The first installment of this series on the birds of Negros was published on 12 September 2020. It presented five bird species that are endemic to Negros and Panay: Visayan Hornbill, Yellow- faced Flameback, Flame-templed Babbler, Negros Bleeding-heart and Negros Scops Owl. I explained that Negros and Panay were connected by a land bridge and formed a single island during the period from 2.5 million to 12,000 years ago, which resulted in the evolution of some bird species independently from the rest of the archipelago. This second installment presents a few more bird species endemic to the two islands.
The Black-belted FlowerpeckerDicaeum haematostictum, also called Visayan Flowerpecker, is a small bird that was first described in 1877 by English ornithologist Richard Sharpe in the Transactions of the Linnean Society of London. It is commonly seen in fruiting and flowering trees in forests, open country, plantations and gardens. I photographed one in a farm in Bakong, Negros Oriental, a few kilometers west of Dumaguete.
The Marron-naped SunbirdAethopyga guimarasensis is a common endemic resident of Negros, Panay and Guimaras (as its scientific name implies). It was first described in 1890 by American ornithologist Joseph Steere. It is only 9.5 cm long from bill to tail and is mostly seen in forests and edges from low to high elevations. I photographed one in the Balinsasayao Twin Lakes Natural Park in Sibulan, Negros Oriental, north of Dumaguete.
The Walden's HornbillAceros waldeni, locally called dulungan, is also endemic to Negros and Panay. It is considered critically endangered by the International Union for Conservation of Nature (IUCN), the highest level of threat. It is facing an extremely high risk of extinction in the wild due to poaching and habitat loss. The bird is difficult to find in Negros where it is possibly extinct, and can only reliably be observed in the wild in a few higher elevation areas of the Central Panay Mountain Range where fewer than 600 pairs remain. It was first described in 1877 by English ornithologist Richard Sharpe and was named after Scottish ornithologist Viscount Walden. Unfortunately, I have only seen that bird in captivity, including once in a remote barangay in Panay ready for the pet trade.
The Negros Fruit DovePtilinopus arcanus is a bit of a mystery bird. A pair was shot in 1953 by prominent Filipino zoologist and conservationist Dioscoro Rabor on the slopes of Mount Kanlaon at an elevation of about 1,100 meters. Only a female was recovered, and the species is only known from that specimen, the skin of which is preserved in the Yale University's Peabody Museum of Natural History in the US. There has been no other sighting. It is presumed to be extinct or extremely rare. It is suspected that the species originally lived in the lowlands and was driven to higher elevations by habitat destruction.
The Negros Striped BabblerZosterornis nigrorum is a rare and endangered Negros endemic bird that is found in forests and dense bushes at elevations higher than 1000 meters. Even if present, it is almost always in movement and difficult to observe and even more difficult to photograph. I saw the bird once after a hard hike on the slopes on Mount Talinis near Dumaguete but was unable to take a picture. It was first described and named in 1950 by Dioscoro Rabor and Canadian ornithologist Austin Rand.
The Visayan FantailRhipidura albiventris, another Negros-Panay endemic, is locally common in lowland forested areas. Its name derives from its habit of cocking and fanning its tail while foraging. The species was first described by Richard Sharpe in 1877. I have seen the bird on the slopes of Mount Talinis near Dumaguete and in Gawahon Eco Park in Victorias, Negros Occidental, where I took the picture below.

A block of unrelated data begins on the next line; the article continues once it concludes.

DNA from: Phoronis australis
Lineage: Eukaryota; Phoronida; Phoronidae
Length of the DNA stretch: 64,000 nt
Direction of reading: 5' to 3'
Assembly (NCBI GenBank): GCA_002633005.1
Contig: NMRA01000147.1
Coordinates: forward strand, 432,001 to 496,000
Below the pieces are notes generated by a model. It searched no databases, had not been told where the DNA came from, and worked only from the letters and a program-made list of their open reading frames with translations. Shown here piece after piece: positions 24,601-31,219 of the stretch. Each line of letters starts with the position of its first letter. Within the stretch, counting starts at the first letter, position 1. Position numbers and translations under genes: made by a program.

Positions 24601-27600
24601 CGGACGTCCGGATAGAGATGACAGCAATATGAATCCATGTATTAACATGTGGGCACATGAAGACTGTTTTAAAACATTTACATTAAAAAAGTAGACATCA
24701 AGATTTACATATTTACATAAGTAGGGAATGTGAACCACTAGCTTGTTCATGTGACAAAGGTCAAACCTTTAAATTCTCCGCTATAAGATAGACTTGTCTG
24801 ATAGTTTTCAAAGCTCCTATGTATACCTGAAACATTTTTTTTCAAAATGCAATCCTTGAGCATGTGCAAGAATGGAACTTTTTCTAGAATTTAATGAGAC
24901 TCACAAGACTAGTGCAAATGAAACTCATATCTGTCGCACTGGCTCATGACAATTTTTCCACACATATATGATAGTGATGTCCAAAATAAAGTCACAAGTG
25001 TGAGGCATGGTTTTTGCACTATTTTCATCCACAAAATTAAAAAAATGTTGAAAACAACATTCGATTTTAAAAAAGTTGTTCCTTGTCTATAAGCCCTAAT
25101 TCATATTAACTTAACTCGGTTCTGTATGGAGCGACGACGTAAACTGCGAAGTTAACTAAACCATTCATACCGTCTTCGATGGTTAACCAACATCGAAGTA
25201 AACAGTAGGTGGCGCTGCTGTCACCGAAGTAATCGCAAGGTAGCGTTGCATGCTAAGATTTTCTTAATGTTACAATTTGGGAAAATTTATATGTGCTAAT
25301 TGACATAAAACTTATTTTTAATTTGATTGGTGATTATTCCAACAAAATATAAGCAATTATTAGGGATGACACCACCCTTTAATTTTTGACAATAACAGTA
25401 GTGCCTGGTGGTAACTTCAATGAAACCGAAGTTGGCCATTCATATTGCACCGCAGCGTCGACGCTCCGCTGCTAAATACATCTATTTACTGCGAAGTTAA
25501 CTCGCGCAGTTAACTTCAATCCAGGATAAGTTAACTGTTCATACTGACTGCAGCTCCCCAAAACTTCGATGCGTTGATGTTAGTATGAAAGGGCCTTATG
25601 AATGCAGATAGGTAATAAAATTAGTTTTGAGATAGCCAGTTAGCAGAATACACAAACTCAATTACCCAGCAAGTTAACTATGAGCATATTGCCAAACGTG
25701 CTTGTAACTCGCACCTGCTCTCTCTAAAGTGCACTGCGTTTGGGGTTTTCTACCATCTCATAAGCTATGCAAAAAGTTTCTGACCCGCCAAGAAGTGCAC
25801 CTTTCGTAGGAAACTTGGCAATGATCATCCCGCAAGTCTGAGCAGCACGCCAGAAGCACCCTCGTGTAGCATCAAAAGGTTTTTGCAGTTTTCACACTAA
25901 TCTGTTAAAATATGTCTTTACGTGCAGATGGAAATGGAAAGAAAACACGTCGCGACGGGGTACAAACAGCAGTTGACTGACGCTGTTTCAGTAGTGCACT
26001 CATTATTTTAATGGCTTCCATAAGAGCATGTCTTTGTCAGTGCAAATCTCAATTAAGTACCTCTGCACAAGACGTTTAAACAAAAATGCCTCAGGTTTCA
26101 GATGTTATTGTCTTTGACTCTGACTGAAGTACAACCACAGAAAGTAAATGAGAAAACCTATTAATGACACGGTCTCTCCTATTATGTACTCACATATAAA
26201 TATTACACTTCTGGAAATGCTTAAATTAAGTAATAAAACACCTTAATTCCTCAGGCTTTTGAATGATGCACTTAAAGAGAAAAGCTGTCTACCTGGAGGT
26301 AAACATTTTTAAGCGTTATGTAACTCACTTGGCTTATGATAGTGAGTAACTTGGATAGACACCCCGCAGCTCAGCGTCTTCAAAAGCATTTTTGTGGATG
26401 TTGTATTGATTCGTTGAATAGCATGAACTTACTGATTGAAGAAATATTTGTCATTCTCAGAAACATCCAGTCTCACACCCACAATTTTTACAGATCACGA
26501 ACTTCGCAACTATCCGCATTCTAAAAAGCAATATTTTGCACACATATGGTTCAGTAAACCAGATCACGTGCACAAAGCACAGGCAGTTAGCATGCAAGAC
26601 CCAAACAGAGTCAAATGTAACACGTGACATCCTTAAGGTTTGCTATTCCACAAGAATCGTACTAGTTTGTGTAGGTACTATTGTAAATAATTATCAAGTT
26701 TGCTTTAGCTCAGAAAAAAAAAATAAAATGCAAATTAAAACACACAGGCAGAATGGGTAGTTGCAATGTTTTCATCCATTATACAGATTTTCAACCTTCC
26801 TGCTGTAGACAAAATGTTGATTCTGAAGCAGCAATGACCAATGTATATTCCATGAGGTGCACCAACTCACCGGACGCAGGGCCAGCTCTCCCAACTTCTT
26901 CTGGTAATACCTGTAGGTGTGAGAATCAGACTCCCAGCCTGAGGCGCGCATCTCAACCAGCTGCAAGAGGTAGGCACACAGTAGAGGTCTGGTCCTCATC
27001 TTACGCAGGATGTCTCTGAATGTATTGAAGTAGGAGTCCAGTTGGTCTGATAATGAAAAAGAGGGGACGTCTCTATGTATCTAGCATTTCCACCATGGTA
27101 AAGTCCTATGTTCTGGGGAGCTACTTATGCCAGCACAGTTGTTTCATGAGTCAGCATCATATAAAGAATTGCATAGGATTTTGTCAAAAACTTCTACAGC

To be complete I am showing pictures of the following species which are also endemic to Negros and Panay: Visayan Bulbul, White-throated Jungle Flycatcher and Visayan Shama.
The Negros Leaf-WarblerPhylloscopus nigrorum is a Philippine endemic and a fairly common resident of the mountains of Luzon, Mindanao, Palawan, Panay and of course Negros. The bird was first described and named by British naturalist Henry Moseley in 1891 from a specimen obtained from Negros. The scientific species name nigrorum meaning “from Negros” reflects the original discovery, but the English name is not consistent with the actual geographical range of the species.
We have focused on species that are endemic to Negros and Panay, but the islands host many more species with a wider geographical range. Some of them are resident of the Philippines and Southeast Asia, while others are migratory species that breed in northeast Asia during the northern summer and spend the winter in the Philippines or fly through on their way further south. The mudflats of Barangay Tibsoc in San Enrique, Negros Occidental, are a major stop for migrants along what is called the East Asia Flyway, and one of the best sites in the country to observe migratory birds such as gulls, terns, plovers, sandpipers, ducks, herons and many others. The migratory birds of Tibsoc will be the subject of a future article on the birds of Negros.
Christian Perez is a bird watching enthusiast, a collector of old Philippine maps, and former IT Director of the Asian Development Bank
Romeo go ez Agraviador jr
Where can we ask for pictures for negros birds. u have 5 hectare endemic forest planted from bird and bat feces.plan to develop into bird sanctuary and food forest .need info so I can document animal
Hello Romeo. You can find lists of birds of Negros on Google (example http://www.exoticbirding.com/philippines/negros/checklist.html). You can Google each bird to find many pictures and other info.
Today | 02:37
Thank you, Gunter, Leng, and Jill. You are all correct--it was a horrible experience. But the poin
27.11 | 23:25
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